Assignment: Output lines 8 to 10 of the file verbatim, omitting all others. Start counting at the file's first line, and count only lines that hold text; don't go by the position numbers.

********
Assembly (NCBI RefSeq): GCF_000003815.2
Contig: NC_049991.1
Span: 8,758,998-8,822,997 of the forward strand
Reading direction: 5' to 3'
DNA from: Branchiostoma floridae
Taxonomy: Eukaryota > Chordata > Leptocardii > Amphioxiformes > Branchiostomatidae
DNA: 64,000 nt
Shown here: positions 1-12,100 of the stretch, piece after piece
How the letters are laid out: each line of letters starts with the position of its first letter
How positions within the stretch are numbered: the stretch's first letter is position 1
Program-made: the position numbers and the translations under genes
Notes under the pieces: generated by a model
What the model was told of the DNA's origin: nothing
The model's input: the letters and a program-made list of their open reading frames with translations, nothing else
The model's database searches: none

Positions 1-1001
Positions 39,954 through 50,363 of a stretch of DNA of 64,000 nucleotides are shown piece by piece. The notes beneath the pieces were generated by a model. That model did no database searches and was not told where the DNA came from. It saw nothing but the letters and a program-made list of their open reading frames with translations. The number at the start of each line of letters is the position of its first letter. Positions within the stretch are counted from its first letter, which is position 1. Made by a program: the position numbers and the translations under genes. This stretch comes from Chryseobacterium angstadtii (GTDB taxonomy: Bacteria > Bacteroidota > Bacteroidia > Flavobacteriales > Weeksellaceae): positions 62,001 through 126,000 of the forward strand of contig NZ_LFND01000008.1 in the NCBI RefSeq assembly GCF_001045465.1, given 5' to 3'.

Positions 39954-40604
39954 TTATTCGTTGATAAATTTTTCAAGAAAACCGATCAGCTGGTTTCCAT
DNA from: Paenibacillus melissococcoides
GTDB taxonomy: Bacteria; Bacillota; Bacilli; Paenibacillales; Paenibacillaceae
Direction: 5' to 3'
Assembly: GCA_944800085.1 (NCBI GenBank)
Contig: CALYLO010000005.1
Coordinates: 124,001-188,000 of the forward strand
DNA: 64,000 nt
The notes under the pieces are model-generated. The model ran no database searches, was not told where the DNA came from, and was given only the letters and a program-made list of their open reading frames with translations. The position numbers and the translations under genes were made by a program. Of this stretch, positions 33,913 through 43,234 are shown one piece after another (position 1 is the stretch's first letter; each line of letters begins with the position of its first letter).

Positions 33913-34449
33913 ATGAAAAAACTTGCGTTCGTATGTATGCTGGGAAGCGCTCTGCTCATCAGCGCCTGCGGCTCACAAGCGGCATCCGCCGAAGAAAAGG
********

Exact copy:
Shown here: positions 1-12,100 of the stretch, piece after piece
How the letters are laid out: each line of letters starts with the position of its first letter
How positions within the stretch are numbered: the stretch's first letter is position 1